… What about high-intensity and low-frequency markets?
Why not? Not all businesses need to be worth billions. I’ll settle happily for a few million dollars ☺. One may be tempted to pursue low-frequency markets. The “limited” market potential is not the true problem. Your biggest challenge will be to set-up a go-to-market.
Usually a new solution requires putting in place new habits.
New habits require practice.
Practice requires frequency.
New habits are always tough to install. It turns into a daunting task if the frequency is low. These kinds of problems either:
- Never get solved.
- Users use another product to solve their problem.
- Get taken in charge by an NGO or somebody that has some personal story around the subject (e.g. sick family member).
- Some public figure is able to make a go-to-market. The solution stays top of mind not because of its frequency but because of the likability of the person carrying it.
- Some crazy founder decides to go after it anyways and leverages on existing habits. A usual go-to-market hack is to use mailing lists. Although there are far less efficient than in the old days, they are still efficient compared to other channels.
So before taking the plunge, see where your problem/solution fits. As Andy Rachleff’s Law says:
When a lousy team meets a great market, market wins.
When a great team meets a lousy market, market wins.
When a great team meets a great market, something special happens!
Click to tweet
We know what a juicy market is, the next section is about making your life even easier!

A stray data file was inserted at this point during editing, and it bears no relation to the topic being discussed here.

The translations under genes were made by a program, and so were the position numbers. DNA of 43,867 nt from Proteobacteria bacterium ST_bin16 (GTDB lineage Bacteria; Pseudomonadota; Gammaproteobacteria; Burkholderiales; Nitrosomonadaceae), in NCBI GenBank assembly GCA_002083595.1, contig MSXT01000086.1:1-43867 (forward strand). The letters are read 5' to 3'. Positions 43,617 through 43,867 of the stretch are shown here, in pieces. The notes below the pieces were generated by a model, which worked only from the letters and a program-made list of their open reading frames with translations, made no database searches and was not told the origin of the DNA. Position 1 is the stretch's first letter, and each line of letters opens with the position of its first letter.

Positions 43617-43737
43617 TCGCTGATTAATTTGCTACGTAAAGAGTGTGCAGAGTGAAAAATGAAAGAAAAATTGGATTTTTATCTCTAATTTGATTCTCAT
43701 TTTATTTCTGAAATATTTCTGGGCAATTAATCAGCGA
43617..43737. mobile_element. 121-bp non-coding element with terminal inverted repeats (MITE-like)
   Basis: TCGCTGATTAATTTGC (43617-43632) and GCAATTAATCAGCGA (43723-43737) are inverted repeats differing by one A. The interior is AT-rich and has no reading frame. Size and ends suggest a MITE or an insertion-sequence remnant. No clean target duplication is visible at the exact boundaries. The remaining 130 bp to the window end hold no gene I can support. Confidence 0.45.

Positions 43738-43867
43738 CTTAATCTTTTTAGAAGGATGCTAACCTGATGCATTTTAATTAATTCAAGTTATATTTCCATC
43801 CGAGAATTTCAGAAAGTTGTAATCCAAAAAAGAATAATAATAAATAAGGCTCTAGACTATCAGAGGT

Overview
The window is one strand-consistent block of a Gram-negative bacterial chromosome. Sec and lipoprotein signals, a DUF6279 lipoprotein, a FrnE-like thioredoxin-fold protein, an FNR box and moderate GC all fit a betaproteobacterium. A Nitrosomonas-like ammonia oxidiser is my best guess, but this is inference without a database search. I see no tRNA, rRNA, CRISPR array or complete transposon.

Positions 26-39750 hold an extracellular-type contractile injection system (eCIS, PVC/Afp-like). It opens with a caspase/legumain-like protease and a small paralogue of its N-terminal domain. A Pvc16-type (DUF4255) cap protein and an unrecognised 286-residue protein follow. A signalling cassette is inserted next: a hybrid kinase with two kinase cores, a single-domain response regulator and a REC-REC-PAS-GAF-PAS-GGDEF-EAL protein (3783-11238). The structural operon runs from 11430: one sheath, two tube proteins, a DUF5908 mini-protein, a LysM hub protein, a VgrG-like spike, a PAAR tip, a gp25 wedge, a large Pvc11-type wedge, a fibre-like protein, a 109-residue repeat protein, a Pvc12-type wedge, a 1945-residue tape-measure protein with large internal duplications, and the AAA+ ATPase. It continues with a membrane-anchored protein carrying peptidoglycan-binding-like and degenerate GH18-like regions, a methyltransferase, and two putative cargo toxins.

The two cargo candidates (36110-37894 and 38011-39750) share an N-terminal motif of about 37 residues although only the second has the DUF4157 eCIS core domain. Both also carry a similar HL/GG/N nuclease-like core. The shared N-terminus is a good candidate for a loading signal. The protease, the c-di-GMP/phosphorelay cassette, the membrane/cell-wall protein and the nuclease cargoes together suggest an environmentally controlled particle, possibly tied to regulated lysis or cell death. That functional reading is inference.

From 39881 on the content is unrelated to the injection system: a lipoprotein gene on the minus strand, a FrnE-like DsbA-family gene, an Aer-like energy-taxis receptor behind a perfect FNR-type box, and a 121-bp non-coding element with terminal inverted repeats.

Just like a surfer, the best thing that can happen to you is to surf a wave; it’s (almost) effortless and enjoyable. Said differently the trend is your friend. The question becomes…
… How can I tell a true trend from a fad?
To answer this question, most businesses look at current market growth.
If you got this info,
it means many others have it.
Which means, at best you will have many competitors and at worst you are well too late into the market.
There is a faster and more insightful manner to unveil that valuable information. Just watch how early users behave. Below scheme clarifies it:
Look at current solutions, including yours if you have one. Are people buying them? Even if we are talking about a handful of customers, what do they do once they buy? Are they using the product? With which fervor?
Another way to look at it is:
You’d better have 10 users that stay and use your product like crazy than a 1’000 that churn — Some experienced dude from YC
If people make the purchase but ignore the product in their cupboards, this is most probably a fad. On the other hand, if the current (restricted) user base is fond of the product and using it like crazy, odds are you are setting a new trend. This is even truer if:
- People are ready to accept some level of inconvenience when using the product (e.g. bugs, dull user interface…).
- Switching comes at a high cost.
=> And they still recommend your product!!!
Can you think of a product that did exactly that?
Yes, again that bloody iPhone one!!! Despite the fact that below 5 million units were sold in the first 12 months of launch, it ticked both boxes:
- Owners were using it like hell despite…
- Numerous inconveniences: no 3G although the technology existed, terrible battery life, extremely limited Apps offer, more expensive than the average phone of the time and required signing a 24 months contract with the carrier…
- Purchase only = fad
- Purchase + intense usage + reco = trend
Once you’ve hit the market, you need to constantly improve your product. Fast iteration requires accelerating the feedback loop. Read through if interested.
TO SUM UP
The magic equation looks like this: